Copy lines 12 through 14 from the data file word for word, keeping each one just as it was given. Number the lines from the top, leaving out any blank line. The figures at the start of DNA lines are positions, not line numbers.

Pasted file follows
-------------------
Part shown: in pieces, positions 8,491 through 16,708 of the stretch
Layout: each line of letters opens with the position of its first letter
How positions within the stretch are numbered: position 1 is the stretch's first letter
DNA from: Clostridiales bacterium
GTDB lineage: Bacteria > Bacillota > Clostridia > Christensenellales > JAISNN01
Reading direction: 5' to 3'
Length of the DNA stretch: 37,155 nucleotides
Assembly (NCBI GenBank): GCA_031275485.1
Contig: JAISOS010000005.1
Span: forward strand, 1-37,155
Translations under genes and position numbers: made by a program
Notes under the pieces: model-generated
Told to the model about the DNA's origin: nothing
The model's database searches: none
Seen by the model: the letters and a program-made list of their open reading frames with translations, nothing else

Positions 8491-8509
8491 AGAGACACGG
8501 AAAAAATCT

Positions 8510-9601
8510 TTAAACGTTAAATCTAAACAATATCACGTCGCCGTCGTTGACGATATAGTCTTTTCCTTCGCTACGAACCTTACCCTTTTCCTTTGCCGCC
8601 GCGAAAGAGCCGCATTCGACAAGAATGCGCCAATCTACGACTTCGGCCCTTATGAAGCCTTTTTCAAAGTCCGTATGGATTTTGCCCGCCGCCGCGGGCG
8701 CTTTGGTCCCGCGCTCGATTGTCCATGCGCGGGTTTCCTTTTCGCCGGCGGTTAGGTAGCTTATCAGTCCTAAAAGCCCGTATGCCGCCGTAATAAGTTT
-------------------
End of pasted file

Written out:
Notes under the pieces: model-generated
Told to the model about the DNA's origin: nothing
The model's database searches: none